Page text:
By the way, for anyone who wonders.  Yes, there are often two images of the lake on a given day.  And then often not another for a couple of days, even without the problem of clouds.  NASA now operates two satellites with the MODIS instrument on board.  Each covers most of the earth each day.  Unfortunately, Lake Winnipeg is centred in only about every third day’s image by each satellite – and that on the same day.  When Lake Winnipeg is way off to the side, the image is so distorted as to be unuseable.  You can see some distortion (they are only partly corrected) in the images on the 24th compared to the 25th, above.  The satellite passed nearly overhead on the 25th, but it captured the scene at 12:05 on the 24th in its peripheral vision from way out over Saskatchewan.


   13:10 21 September 2004     13:05 14 September 2004

No sign of the surface blooms of August in these September images, but it would have been difficult for algae to have concentrated near the surface given the very strong south winds of the last few days.  The soft greens in the eastern and central North Basin do probably signal that there is still a lot of algae in the water.  Once again, we’ll soon have first hand data – tonight the Namao is harboured at MacBeth Point, at the south end of the North Basin, and tomorrow its crew will head north, beginning a couple of weeks of sampling throughout the basin.  Several of us will be joining them for the return cruise on Monday, and we should be back in Gimli near the end of the first week in October.


For those of you who read Helen Falding’s article in the Free Press a couple of weeks ago, you can see Limestone Lake clearly in this image.  It’s the bright blue lake just northwest of Lake Winnipeg.  In the article, Derek Ford of McMaster University explained the colour as the result of calcite precipitating – a phenomenon called a ‘whiting’ which he said turns the lake a beautiful chalky blue, or turquoise, or even emerald green depending on the temperature.  It’s a karst lake, meaning that its in a terrain formed partly by dissolution of the limestone bedrock – hence the high calcium carbonate content of the water.  Its also near a potential mine development, and the lake that the Canadian Parks and Wilderness Society are lobbying to have it incorporated in the National Park being developed along the shore of Lake Winnipeg.  There is another pale blue lake to the southeast of Limestone, Clearwater Lake.  (You can see the area a little more clearly in two other images wo images, from August of last year and June of this year).  Its not as bright a gem as Limestone, but still a beautiful robin's egg blue from space.  And from its colour at various times, I think that whitings occasionally colour Talbot Lake, the larger lake to the east -- and probably also parts of  the Moose Lakes, although I suppose their colours to be a more complicated mix due as well to algae in the summer and occasional sediment resuspension events.  I have wondered at various times if the pale greens that I often see in Lake Winnipegosis might be some combination of calcite and algae.  Though they could simply be different algal communities than we regularly see in Lake Winnipeg.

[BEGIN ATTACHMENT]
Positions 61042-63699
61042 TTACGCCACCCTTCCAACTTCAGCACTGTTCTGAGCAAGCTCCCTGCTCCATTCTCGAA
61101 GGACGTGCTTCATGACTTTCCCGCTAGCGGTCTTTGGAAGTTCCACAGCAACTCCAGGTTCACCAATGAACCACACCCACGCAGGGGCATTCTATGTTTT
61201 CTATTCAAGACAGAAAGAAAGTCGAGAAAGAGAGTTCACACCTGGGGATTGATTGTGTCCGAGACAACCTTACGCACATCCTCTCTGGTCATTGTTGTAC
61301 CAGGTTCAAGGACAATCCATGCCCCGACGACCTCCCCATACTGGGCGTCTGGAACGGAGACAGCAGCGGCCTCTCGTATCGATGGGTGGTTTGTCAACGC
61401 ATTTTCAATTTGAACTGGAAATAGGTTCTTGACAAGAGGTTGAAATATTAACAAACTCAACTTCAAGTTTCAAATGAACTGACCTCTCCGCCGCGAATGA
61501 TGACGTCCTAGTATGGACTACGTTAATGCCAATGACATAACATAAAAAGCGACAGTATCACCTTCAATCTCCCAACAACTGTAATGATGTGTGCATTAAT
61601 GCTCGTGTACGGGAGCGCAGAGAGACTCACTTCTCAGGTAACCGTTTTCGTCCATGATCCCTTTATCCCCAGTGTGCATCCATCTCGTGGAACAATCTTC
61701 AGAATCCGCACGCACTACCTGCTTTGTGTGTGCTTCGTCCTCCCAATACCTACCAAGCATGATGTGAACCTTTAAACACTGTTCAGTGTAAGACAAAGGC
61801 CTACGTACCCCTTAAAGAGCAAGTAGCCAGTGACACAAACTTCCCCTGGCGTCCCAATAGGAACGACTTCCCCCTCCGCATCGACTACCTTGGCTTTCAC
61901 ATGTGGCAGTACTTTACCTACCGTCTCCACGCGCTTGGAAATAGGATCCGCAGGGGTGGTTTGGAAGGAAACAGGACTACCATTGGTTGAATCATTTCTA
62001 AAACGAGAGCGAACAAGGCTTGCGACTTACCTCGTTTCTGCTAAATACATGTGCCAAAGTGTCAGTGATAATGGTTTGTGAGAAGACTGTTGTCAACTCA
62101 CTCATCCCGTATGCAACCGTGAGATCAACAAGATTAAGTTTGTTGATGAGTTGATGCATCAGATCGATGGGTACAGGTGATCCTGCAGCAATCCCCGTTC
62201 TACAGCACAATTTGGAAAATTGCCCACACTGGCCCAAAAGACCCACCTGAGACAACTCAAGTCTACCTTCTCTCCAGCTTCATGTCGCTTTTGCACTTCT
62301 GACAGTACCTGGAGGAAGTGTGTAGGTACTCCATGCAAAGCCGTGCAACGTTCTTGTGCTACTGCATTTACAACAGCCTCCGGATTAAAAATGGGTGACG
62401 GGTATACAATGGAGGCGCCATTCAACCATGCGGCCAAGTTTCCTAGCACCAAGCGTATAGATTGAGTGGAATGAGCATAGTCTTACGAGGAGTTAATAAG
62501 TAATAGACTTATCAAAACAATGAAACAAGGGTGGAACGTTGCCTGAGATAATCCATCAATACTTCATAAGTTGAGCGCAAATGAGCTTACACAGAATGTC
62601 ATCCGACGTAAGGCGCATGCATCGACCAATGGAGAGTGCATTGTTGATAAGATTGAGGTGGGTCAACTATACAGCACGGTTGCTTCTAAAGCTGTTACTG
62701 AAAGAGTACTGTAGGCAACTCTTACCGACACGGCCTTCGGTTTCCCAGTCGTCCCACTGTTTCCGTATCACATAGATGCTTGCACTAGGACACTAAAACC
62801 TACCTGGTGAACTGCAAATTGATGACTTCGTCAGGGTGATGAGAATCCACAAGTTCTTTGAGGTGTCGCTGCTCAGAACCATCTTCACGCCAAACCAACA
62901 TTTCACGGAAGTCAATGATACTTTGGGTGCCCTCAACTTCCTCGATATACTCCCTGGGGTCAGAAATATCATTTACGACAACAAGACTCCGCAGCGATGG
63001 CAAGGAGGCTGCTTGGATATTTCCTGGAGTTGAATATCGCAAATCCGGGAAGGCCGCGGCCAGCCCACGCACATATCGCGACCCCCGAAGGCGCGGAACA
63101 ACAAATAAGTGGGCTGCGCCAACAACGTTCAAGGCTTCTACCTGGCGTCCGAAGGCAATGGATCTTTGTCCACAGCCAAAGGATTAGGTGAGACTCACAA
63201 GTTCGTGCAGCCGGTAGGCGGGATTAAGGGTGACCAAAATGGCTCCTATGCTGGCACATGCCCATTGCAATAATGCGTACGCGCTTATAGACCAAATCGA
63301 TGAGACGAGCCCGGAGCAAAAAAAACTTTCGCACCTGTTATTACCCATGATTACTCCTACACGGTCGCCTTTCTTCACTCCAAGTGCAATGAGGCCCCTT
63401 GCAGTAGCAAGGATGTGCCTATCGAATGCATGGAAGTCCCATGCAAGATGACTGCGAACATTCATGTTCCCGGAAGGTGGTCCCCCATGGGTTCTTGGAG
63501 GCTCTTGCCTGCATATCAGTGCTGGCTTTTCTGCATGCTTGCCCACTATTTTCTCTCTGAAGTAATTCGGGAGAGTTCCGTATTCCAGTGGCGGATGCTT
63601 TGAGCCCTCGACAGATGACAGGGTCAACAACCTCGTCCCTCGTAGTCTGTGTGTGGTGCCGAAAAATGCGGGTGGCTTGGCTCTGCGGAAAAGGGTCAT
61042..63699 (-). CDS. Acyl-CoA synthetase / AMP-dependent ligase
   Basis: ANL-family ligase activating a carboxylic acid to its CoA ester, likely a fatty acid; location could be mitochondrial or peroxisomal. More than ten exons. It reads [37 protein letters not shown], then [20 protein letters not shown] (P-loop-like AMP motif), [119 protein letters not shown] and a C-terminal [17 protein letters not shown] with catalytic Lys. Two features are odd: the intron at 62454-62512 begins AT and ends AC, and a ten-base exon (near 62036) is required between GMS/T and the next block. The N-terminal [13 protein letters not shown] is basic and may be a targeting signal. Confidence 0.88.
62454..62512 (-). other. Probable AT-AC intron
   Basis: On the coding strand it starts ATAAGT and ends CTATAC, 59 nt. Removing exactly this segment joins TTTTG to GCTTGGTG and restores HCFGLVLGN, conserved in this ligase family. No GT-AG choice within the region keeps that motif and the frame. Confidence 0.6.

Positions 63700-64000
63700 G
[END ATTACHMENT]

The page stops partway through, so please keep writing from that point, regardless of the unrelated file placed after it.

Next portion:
12:25 31 August 2004

The picture has changed since mid-August (below).  Where in early August the east side was all browns indicating either turbid water or water rich in dissolved organic carbon from the Shield watersheds (or very probably a mixture of the two), on the 31st of August along the same shore there was a surface bloom of algae as much as 10 km wide from the Narrows to somewhere near Poplar River, a distance of something like 150 km.  You can see the antecedents of this bloom from the Narrows up to Berens Island on the 13th of August, but from Berens north at least to Georges Island there is no sign of it in the earlier image.  Unfortunately, clouds prevent us seeing the fate of the large blooms in the northwestern part of the basin – as they have prevented us from seeing much of the lake through the whole last half of August.  Again, I’ve included a vegetation index map on the left – with darkest green denoting most dense and most vigorous vegetation.  Much of the bloom in this rendition is indistinguishably green from the forest just to the east of it.  Its an indication that a thick green matte of algae completely covered the water surface there, on that day. 



13:05 13 August 2004